Wildfires can devastate a community and take your home, belongings and even your family. During the 2020 wildfire season in Washington state, between March and September, over 713,000 acres burned, 377 buildings were destroyed including 181 homes and one death occurred. The Washington State 2020 fire season had more individual fires than any other year.

Will 2021 be any better? In the Northwest, predictions for the 2021 fire season include a low risk of large fires until July and then somewhat low or normal potential is expected throughout the rest of the fire season which is usually through November each year. However, we cannot accurately predict nature’s prevalence for fire or control man made burning which can get out of control quickly, so being prepared as you approach fire season is the best bet.

If your home happens to be in the wildland-urban interface (WUI), a transition zone of land between wildland and human development, you need to be especially careful and protect your home by creating a defensible landscape area that will not readily transmit fire to your home. You can do this by clearing out combustible brush, needles, twigs, cones, bark and small branches within 100 feet on all sides of your house and eliminating or trimming trees, as well as eliminating bushes and any extra vegetation from around your home’s perimeter. If you have too much vegetation around your home, a wildfire can transition from nearby vegetation to your porch, walls, and roof. Replacing all home eaves and vent openings to make sure they are properly screened using 1/8” or smaller metal mesh is recommended as these areas can be a target for embers to fly in and start a fire from the inside.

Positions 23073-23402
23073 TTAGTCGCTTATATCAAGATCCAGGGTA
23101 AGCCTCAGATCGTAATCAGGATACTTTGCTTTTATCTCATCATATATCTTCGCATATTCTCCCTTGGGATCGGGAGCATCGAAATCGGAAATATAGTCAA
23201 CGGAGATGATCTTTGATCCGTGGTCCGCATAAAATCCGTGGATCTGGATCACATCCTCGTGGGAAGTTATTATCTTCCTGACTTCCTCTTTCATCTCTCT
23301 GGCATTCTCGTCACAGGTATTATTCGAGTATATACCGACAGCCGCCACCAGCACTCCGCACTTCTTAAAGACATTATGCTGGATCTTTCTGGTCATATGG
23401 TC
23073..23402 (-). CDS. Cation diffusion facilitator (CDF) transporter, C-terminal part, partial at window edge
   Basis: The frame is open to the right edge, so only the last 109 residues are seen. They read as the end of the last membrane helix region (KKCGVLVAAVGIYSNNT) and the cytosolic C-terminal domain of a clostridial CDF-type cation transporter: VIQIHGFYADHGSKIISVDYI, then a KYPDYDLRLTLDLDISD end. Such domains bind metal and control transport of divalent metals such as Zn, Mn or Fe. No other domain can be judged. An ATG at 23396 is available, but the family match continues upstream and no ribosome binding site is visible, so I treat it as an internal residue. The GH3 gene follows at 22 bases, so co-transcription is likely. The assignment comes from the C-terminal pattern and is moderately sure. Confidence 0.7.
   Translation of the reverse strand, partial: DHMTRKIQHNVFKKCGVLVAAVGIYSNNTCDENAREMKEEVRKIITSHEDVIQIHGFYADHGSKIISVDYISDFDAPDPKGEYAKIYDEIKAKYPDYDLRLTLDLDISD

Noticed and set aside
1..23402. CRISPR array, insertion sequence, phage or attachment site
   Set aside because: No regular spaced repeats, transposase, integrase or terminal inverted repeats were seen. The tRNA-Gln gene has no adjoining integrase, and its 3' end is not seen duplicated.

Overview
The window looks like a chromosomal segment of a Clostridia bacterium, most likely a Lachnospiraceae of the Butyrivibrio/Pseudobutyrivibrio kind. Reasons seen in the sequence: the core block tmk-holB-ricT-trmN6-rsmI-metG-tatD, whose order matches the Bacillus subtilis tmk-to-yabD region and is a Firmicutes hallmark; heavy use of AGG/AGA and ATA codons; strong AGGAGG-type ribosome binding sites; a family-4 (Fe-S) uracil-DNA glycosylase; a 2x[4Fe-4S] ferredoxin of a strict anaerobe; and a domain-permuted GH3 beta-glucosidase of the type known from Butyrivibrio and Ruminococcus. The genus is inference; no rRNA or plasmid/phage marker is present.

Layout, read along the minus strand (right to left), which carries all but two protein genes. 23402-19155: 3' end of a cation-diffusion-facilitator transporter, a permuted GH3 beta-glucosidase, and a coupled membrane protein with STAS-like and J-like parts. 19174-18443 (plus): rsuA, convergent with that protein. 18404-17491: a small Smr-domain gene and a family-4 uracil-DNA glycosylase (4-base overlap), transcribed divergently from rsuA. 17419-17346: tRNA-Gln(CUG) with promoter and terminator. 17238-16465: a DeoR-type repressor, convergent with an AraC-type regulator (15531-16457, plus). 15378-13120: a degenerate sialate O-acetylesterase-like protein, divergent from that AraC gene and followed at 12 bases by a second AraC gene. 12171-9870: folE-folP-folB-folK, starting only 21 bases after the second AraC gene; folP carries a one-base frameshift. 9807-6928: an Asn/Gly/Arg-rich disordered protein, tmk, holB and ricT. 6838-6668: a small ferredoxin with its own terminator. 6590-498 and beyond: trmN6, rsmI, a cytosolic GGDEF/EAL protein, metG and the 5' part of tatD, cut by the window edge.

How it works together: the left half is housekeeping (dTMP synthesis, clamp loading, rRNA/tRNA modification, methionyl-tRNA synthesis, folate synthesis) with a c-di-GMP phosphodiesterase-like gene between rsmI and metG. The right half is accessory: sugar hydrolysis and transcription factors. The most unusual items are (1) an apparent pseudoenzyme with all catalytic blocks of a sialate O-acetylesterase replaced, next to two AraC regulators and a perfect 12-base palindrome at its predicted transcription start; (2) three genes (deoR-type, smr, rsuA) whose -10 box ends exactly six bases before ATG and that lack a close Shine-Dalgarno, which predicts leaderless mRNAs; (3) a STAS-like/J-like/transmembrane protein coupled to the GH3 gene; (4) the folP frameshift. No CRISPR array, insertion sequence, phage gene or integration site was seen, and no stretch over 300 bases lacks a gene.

You will also want to clean and maintain your gutters by removing debris that can catch on fire. Using fireproof fabrics on your deck furniture will also slow down a fire from rapidly transitioning to the house from the deck.

Other important items include using window fabrics with heat resistant products, tempered glass in windows, and installing outside non-combustible shutters that can be closed in an emergency.

Additionally, using roofing materials that consist of asphalt shingles, tile or steel and siding materials consisting of fiber cement or stucco is also recommended.

Lastly, join a FIREWISE Community, request a free wildfire home assessment to assess and identify your risk and check with your local fire department for defensible space ordinances.

Sign up for a free wildfire home assessment and obtain additional information to protect your home at the Chumstick Wildfire Stewardship Coalition website at wwrld.us/chumstick as well as other defensible space and home protection tips at wwrld.us/nfpa.

Corrine Hoffman is the Executive Director of the Chumstick Wildfire Stewardship Coalition. Barbara Carrillo is an independent writer and marketing contractor and formerly with the Upper Columbia Salmon Recovery Board.